I was sleeping soundly in the basement of my father’s house when I felt someone shaking me awake. My brother is a decidedly laid back person and had probably never bothered to wake anybody up in his life; for this reason the urgency and concern I sensed in his normally aloof demeanor caused an immediate uneasiness in my stomach.
“Dad called. He said to turn on the TV…something’s happening in New York.”
In a confusing haze of anticipation and dread I sprang upstairs to turn on the television, not realizing as I did so that I was being joined by hundreds of millions around the world. Nor did I realize that while I had been downstairs enjoying the peacefulness of a few sleepy morning hours in bed, the world was spinning out of control and would never be the same.
It had been a week since I started my vacation and much-needed break from my life in New York. During the previous year I had made the city my home, but I still enjoyed the occasional trip to see family and recharge my batteries amid a less hectic lifestyle.
However that morning simplicity had just been detonated into a million little pieces, and as my brother and I watched the second tower get hit I myself felt like I’d been hit squarely in the gut. In the confusion of anger, sadness, and fear, I continually asked myself a difficult question: did I have the courage to go back?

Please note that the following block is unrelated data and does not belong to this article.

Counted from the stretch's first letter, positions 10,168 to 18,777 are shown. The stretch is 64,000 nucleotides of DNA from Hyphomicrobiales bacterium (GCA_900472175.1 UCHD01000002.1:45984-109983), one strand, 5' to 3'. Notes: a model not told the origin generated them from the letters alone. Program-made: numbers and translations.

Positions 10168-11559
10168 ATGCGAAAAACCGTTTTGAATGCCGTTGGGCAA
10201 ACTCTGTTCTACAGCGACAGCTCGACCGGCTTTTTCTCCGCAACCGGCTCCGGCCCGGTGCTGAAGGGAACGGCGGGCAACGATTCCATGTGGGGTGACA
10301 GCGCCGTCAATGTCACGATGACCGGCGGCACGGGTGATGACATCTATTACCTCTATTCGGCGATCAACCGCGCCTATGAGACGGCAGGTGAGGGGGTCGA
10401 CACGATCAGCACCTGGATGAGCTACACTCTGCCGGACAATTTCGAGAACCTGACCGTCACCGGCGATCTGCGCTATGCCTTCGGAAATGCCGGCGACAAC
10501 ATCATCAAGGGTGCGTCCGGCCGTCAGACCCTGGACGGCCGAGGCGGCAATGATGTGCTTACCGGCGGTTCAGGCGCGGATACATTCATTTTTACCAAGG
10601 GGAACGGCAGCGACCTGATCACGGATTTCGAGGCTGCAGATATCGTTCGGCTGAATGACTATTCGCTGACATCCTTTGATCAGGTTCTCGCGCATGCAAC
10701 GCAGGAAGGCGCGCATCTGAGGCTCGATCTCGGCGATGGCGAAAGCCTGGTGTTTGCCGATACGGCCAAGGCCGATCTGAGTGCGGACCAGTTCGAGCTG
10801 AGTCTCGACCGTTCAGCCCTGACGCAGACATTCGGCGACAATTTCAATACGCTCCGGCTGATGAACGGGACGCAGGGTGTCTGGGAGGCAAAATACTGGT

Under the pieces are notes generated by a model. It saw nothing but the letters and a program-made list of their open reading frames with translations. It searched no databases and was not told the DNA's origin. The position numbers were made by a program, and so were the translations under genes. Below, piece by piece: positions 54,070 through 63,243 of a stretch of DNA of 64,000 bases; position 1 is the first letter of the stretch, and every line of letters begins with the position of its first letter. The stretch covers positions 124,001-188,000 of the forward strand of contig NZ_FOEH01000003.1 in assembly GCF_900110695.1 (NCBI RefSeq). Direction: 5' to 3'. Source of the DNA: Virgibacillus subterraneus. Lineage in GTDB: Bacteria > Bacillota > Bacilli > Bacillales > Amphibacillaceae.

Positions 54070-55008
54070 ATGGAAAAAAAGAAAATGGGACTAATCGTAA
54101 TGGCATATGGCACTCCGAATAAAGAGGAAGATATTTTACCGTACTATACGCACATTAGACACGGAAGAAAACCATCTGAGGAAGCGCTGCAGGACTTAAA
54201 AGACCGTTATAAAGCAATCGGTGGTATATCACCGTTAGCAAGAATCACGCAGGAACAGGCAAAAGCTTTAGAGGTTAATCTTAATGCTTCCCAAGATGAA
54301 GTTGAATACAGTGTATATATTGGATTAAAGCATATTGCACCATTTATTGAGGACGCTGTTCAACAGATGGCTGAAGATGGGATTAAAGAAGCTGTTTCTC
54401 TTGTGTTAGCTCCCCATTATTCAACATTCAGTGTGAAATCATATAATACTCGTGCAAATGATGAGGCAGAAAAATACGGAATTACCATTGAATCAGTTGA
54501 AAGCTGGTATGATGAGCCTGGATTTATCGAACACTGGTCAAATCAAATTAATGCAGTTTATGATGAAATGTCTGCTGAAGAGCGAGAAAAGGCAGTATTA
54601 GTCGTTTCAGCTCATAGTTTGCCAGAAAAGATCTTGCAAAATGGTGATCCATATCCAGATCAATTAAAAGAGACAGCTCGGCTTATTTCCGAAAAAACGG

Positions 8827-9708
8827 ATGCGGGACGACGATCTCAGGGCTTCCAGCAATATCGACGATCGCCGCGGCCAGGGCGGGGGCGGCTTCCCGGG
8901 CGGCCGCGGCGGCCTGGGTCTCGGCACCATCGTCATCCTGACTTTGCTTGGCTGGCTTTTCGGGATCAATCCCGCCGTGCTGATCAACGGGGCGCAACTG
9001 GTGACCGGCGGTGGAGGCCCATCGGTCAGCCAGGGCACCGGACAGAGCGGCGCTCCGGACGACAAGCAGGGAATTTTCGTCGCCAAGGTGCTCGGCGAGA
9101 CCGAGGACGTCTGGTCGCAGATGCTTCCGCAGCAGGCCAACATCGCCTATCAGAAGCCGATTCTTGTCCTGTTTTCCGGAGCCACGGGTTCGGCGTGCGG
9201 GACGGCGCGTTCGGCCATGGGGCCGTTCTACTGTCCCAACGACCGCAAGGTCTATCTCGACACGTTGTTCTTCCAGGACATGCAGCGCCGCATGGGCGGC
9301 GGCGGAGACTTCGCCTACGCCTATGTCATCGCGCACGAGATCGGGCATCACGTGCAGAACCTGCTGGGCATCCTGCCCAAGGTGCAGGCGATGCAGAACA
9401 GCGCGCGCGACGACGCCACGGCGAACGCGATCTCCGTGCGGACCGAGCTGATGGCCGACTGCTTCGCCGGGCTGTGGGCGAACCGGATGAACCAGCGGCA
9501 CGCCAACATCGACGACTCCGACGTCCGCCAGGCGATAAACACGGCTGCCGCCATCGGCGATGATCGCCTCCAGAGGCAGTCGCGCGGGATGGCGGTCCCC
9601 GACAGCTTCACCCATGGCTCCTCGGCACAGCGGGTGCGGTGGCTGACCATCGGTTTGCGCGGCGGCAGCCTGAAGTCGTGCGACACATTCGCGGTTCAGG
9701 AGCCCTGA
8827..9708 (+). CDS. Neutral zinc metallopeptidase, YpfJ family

I did eventually return to live out several happy years, but obviously life in the city would always retain the memory of that morning when so many of my neighbors, whom I’d never met but was so closely connected to, were taken from their city. Their families. Everything they dreamed and planned for.
We visited ground zero this spring and saw the memorial. Two enormous basins where the foundations stood now serve as fountains which pour deep into the ground, seeming eerily symbolic. The names of every victim surround the edges.
It was a powerful sight for an ex-New Yorker for many reasons, not least of which being that I have a mother, two siblings, and numerous friends living in the city today. Any of their names could be sitting there carved into one of those plaques. I could have been shaken awake that morning with much worse news, like so many thousands must have been in the fall of 2001. Or it could have been my name, filling in the corners of tourist photographs and soaking up the mist of a fountain as breezes from Battery Park blow across the concrete esplanade.
Had it been me there instead, I’d like to know that someone, even eleven years later, would take the time to remember and send a few thoughts my way. It’s with that in mind that I post this today, along with a heavy heart, a lump in my throat, and the remembrance of how important it is to enjoy your damn life, even if it sometimes means getting out of your own way to do it. Today I’ll be trying to do exactly that, not just for myself but in honor of those who no longer can.
Do you remember what you were doing that morning? Let me know by leaving a comment below.